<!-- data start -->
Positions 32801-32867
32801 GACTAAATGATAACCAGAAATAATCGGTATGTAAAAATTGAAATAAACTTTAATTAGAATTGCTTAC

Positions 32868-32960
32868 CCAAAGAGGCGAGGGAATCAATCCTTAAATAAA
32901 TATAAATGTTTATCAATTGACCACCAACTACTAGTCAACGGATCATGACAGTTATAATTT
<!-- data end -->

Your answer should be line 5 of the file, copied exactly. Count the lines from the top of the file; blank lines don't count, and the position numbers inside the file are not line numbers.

32901 TATAAATGTTTATCAATTGACCACCAACTACTAGTCAACGGATCATGACAGTTATAATTT